Julia was starting to get scared, so I guessed that meant I could start feeding off her fear. Finally.
I culled her cold emotion, plus more energy from the atmosphere itself. I put both together, creating a sound that was sure to scare her…
A person gasping for breath, like someone in the room was dying.
As Julia grasped the counter next to her, I added a wail that resembled her brother’s voice for good measure, then spread my hands out to my friends.
“Seriously, you guys?”
“I jus’ don’t have it in me,” Randy said.
Louis merely sighed again.
Julia was starting to shiver. “Hello? Who’s there?”
Almost as a consolation to me, Randy halfheartedly groaned behind her, and she spun on her heels toward him, her hand to her throat. Randy was this close to being his old perky self, and I motioned for him to sound off again.
He complied. “Groooooaaan!”
Awesome! Her fear was tickling me.
I turned to Louis. “Now your turn. Let’s finish this!”
Julia was peering around, just like a frightened bird.
Louis ran a hand over his short, dark hair. “You’ll get this done without me. Go on.”
Randy stopped groaning. “Shame here, Jen. I jus’ need…” He slumped toward the ground. “Shome rest.”
“Oh no you don’t.” I sped over to him, creating a whoosh of air that lifted Evil Julia’s brown hair off her back. She squeaked and fell to the linoleum floor.
“Hello!” she said again, fright sawing her voice.
Out of patience, I gestured toward the TV near the computer, drawing more energy from the air and making the screen come alive with a fleeting image of Victor’s and Rosilee’s faces, just a flash of horrifying mouths opened in silent screams.
It disappeared with an electric whine, but it was enough to make Julia gasp and huddle into herself.
“Come on, you duds!” I yelled at Louis and Randy, on a fear-high now. “Let me see the justice-seeking ghosts I’ve come to know and love!”
“I…dunno,” Randy said, sinking to the counter, where he hovered just over the surface. “This is takin’ a whole lot outta me.”
“So exhausted,” Louis added. “Inside and out.”
I balled my ghost hands into fists, wishing I could lash out at the dark spirit that’d attacked Louis and Randy when it’d reached into their forms to rip out a slice of their essences. They’d been weak ever since, but even worse, it was like they’d lost more than energy. They’d lost hope, too.
Unfortunately, the dark spirit was more than just your average nuisance—he was actually my unknown murderer who’d been let in through a portal during a séance led by Amanda Lee, and he was out to scare the shit out of me in this dimension. Attacking my friends was only a part of his campaign of continued pain for me.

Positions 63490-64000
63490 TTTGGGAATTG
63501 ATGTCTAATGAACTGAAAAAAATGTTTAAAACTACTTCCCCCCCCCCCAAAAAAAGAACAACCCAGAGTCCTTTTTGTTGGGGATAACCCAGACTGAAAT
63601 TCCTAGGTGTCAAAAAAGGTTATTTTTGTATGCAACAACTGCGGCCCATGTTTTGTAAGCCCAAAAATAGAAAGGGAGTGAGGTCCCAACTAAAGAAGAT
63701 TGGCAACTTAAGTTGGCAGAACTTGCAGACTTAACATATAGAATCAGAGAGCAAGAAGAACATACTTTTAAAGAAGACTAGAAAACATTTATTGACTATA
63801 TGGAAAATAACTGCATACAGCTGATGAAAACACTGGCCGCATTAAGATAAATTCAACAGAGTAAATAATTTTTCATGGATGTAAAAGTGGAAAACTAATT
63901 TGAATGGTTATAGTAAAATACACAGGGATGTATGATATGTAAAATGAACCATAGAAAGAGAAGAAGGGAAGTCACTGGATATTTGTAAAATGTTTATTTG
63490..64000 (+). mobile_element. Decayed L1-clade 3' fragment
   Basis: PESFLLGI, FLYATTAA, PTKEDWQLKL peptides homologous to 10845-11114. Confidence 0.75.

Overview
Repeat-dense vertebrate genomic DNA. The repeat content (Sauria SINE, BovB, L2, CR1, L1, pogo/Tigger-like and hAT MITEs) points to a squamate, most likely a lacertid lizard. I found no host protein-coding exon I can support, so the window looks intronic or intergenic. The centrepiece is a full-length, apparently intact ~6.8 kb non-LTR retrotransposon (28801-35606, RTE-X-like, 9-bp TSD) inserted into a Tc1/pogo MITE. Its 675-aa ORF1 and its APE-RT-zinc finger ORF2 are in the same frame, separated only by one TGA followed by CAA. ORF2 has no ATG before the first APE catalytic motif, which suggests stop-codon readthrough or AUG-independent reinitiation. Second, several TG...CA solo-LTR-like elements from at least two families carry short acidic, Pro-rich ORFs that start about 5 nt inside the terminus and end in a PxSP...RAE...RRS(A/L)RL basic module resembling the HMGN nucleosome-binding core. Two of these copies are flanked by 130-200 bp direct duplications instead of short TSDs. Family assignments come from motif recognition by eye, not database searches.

Great, huh? And all I could really do for my friends was try to liven them up. But clearly, that wasn’t working so well today, so I decided to pull a card from the bottom of my deck to light a few sparks in my partners.
“You’re really going to make me do all this myself?” I even added moony eyes as the guys made that male aw-damn expression that told me the girly act was halfway working.
At the same time, I could see that Julia had started to crawl toward the TV, where she’d witnessed the faces of her victims. She was making sounds like an animal might make when it was caught in a trap.
Finally, Louis said something. “Knock it off, Jensen. Don’t make us feel guilty about leaving this to you.”
“But I need your help.”
Randy let out a restrained guffaw. “Tell us ‘nother one, toots.”
Well, at least I’d tried, but they were so depressed or whatever that a dose of super-pouting hadn’t even worked on them.
Back to haunting then. I waited until Julia got a little closer to Louis and the TV, then gestured to him.
I just had to give it one more try. “Please, Lou?”
When he hung his head then muttered something I didn’t catch, I knew I had him.
He shook his head once before lifting a hand to the TV, causing a burst of screaming and an explosion of gaping mouths and blazing eyes to fill the screen before going black again.
As I clapped in appreciation, Julia screamed, speed-crawling away from the TV until she was behind a chair, taking in chopped breaths, sobbing.
“It’s now or never,” I said. “Finish! This!”
Louis lifted his head so that his dark eyes fixed on me. “Closing is your area of expertise.”
“Amen,” Randy said from the kitchen. His shoulders were slumped, his hat dipped over his brow as his short legs dangled from his seat on the counter.
“My God,” I said. “Well, can you two at least tap into the air to make a call to Amanda Lee while I do this? And make sure you draw a couple neighbors over here pronto. I want them to hear Julia spill her guts.”
Our hauntee was still quaking behind that chair, so I whizzed over to her, ready to close the deal. I lay what passed as a hand for me on the bare skin of her neck, reaching past her flesh and going in for the mental kill.
As I zipped into her superficial thoughts like a greased lightning bolt, I froze her with electricity, lowering her melatonin level and causing a miniseizure while I joined with her fuzzy mind.
I could only slightly guide her thoughts from this point on, and I couldn’t control her reactions to them. After introducing a scary image to her, I wouldn’t be able to control what she encountered next. I would think what she thought, see what she saw, and I had no idea what was in store for me now…
From Every Breath You Take (Jensen Murphy, Ghost for Hire, Book Three)